Apple Accused of Giving Its Own Apps an Edge in App Store Search Results
Apple has been accused of favoring its own apps over competitors' in its App Store search results, according to a report by The Wall Street Journal. The report claims that Apple's apps ranked first in 60 percent of app categories on the App Store, even when they were less popular or less relevant than alternatives from third-party developers.
For example, the report found that Apple's Apple Books app, which does not have a public rating or a number of downloads displayed, was listed as the number one result when searching for \"books\" in the US version of the App Store. However, Apple Books was ranked as the 168th most popular app in the category by downloads, while Amazon's Kindle app, which has a 4.8-star rating and has been rated 1.2 million times, was found lower than Apple Books in search results, at number two with a featured app ad in between. The Kindle app was ranked as the third most popular app in the books category.
The same situation occurred for other categories, such as maps, where Apple's Maps app was found higher in search results than Google Maps and Waze, which are more popular and better-reviewed by users. The report also claimed that Apple once considered removing all apps with less than a two-star rating from the App Store, but decided against it because it would affect its own Podcasts app, which had a low rating at the time.
Apple denied manipulating its search result rankings to favor its own apps, saying that it uses a complex algorithm that takes into account dozens of factors, such as name matches, user behavior data, ratings, relevance, and downloads. Apple said that it keeps its ranking algorithm secret to prevent third-party developers from gaming the system and influencing the results.
\"Apple customers have a very strong connection to our products and many of them use search as a way to find and open their apps,\" Apple said in a statement to The Wall Street Journal. \"This customer usage is the reason Apple has strong rankings in search, and itâs the same reason Uber, Microsoft and so many others often have high rankings as well.\"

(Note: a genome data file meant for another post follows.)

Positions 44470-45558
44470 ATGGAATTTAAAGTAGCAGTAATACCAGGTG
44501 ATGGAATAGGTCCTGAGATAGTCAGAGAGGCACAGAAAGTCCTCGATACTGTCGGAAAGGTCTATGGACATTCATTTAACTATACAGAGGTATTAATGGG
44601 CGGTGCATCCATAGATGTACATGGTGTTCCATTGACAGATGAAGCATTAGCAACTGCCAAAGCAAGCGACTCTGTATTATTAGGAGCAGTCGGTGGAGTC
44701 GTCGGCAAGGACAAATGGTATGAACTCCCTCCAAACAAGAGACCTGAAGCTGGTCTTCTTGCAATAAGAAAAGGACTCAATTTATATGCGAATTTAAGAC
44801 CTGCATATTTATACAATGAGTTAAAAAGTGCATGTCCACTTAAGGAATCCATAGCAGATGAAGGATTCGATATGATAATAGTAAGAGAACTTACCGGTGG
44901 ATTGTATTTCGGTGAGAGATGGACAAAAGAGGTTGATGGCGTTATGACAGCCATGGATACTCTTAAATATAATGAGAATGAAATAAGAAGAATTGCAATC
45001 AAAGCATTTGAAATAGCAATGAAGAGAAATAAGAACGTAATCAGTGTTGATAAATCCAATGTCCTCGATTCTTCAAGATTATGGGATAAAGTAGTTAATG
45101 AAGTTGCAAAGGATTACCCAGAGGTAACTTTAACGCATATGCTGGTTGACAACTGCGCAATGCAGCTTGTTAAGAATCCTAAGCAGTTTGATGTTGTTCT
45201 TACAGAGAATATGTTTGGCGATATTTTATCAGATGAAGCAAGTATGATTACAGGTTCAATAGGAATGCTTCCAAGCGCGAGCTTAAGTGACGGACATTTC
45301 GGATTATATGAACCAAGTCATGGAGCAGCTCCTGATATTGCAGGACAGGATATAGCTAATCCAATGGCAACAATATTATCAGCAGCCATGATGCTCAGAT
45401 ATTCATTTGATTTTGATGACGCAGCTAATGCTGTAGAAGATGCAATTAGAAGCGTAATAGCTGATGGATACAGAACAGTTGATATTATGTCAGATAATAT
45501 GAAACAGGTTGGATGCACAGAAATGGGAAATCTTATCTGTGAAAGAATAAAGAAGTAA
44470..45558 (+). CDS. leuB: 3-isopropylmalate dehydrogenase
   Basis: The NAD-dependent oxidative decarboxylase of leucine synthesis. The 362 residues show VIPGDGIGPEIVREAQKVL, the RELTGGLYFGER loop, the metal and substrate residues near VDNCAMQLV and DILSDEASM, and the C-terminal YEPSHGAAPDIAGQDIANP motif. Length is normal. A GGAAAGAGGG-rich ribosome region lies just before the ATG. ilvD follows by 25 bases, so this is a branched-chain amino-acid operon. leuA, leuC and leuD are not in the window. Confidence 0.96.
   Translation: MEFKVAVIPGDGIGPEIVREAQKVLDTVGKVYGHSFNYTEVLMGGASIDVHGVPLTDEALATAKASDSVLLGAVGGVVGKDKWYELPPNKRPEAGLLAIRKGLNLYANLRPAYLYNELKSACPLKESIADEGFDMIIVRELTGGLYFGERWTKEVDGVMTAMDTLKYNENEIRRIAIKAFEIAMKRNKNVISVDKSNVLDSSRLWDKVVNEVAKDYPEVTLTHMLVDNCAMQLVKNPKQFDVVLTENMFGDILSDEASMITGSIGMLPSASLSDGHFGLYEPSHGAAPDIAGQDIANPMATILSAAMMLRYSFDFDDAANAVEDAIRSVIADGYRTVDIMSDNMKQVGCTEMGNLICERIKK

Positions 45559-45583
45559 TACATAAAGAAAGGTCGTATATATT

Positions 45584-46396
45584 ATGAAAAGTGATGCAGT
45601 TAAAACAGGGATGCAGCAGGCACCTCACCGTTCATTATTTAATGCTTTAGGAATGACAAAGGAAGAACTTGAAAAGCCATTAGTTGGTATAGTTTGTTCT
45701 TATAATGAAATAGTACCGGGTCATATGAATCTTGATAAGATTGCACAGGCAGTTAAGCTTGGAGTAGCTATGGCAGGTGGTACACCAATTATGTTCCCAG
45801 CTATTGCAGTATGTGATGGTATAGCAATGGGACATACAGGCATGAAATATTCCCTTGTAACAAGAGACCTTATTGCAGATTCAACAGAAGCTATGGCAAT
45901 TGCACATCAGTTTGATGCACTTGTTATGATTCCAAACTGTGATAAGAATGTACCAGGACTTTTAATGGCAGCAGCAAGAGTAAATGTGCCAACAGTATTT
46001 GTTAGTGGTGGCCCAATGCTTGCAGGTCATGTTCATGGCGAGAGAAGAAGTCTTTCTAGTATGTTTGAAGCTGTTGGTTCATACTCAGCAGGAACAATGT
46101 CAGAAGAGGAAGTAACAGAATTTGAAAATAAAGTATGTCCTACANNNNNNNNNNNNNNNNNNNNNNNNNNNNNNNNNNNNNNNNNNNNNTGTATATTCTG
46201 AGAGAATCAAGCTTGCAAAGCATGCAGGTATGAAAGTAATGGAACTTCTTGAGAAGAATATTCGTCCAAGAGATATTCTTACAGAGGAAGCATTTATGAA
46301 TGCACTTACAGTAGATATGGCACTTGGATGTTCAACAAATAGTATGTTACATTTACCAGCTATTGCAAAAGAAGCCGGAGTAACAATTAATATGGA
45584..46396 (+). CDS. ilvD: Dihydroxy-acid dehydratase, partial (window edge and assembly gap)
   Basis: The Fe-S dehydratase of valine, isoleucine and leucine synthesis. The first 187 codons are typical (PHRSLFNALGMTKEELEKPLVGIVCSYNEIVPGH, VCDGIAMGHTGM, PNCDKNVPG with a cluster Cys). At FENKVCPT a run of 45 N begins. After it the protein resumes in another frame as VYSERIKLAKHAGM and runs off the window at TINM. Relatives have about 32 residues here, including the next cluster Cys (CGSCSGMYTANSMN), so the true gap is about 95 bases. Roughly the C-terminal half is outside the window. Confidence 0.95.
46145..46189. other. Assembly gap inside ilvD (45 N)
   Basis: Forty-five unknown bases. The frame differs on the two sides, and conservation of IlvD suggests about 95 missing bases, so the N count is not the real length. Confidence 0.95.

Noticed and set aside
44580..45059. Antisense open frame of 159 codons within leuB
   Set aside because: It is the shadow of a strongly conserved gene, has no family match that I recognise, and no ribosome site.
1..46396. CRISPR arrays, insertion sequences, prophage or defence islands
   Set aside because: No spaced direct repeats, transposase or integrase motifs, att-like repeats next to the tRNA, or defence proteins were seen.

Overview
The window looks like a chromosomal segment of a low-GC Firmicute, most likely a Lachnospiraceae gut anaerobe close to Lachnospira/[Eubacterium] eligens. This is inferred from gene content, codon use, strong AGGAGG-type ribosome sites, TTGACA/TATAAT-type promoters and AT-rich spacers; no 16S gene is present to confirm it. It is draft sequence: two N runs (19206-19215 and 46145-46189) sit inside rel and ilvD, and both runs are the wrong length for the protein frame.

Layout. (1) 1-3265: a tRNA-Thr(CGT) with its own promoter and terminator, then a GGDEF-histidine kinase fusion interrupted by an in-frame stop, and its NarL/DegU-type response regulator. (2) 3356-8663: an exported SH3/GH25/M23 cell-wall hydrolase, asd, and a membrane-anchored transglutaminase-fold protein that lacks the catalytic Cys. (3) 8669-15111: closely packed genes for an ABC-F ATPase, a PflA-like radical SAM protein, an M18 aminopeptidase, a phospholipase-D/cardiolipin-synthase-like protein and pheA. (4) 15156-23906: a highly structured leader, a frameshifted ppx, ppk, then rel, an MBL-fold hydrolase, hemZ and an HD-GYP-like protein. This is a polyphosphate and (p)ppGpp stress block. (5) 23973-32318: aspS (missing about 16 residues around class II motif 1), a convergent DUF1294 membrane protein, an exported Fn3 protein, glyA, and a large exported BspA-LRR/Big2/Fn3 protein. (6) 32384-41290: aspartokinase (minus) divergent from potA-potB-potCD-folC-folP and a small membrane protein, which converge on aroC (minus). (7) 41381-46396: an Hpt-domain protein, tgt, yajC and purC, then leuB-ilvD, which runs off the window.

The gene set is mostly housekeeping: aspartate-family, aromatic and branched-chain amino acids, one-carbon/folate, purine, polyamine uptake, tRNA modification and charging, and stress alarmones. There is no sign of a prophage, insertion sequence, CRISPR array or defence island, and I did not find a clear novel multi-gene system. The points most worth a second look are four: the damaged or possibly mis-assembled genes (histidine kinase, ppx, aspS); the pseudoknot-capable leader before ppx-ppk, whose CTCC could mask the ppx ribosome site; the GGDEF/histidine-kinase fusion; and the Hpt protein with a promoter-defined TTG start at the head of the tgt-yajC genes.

The report comes at a time when Apple is facing increased scrutiny over its App Store practices from regulators and lawmakers around the world. Apple has been accused of abusing its dominant position as the gatekeeper of the App Store to stifle competition, charge high commissions, and impose unfair rules on developers. Apple has defended its App Store policies as necessary to ensure quality, security, and privacy for its users.
The report also comes amid a series of antitrust investigations into Apple's App Store practices by regulators and lawmakers around the world. The European Commission has opened formal antitrust investigations to assess whether Apple's rules for app developers on the distribution of apps via the App Store violate EU competition rules. The investigations concern in particular the mandatory use of Apple's own proprietary in-app purchase system and restrictions on the ability of developers to inform iPhone and iPad users of alternative cheaper purchasing possibilities outside of apps[^2^].
The UK's Competition and Markets Authority (CMA) has also launched an investigation into Apple's conduct in relation to the distribution of apps on iOS and iPadOS devices in the UK, in particular, the terms and conditions governing app developers' access to Apple's App Store[^1^]. The CMA said it was investigating whether Apple has a dominant position in connection with the distribution of apps on Apple devices in the UK and whether it imposes unfair or anti-competitive terms on developers using the App Store.
In addition, Apple is facing antitrust scrutiny from other jurisdictions, such as Australia, Japan, South Korea, and the US. In November 2020, Apple agreed to lower its commission rate from 30% to 15% for developers who earn less than $1 million per year as part of a new App Store Small Business Program. However, some critics argued that this move was not enough to address the underlying competition issues and that Apple should allow more choice and flexibility for both developers and consumers. aa16f39245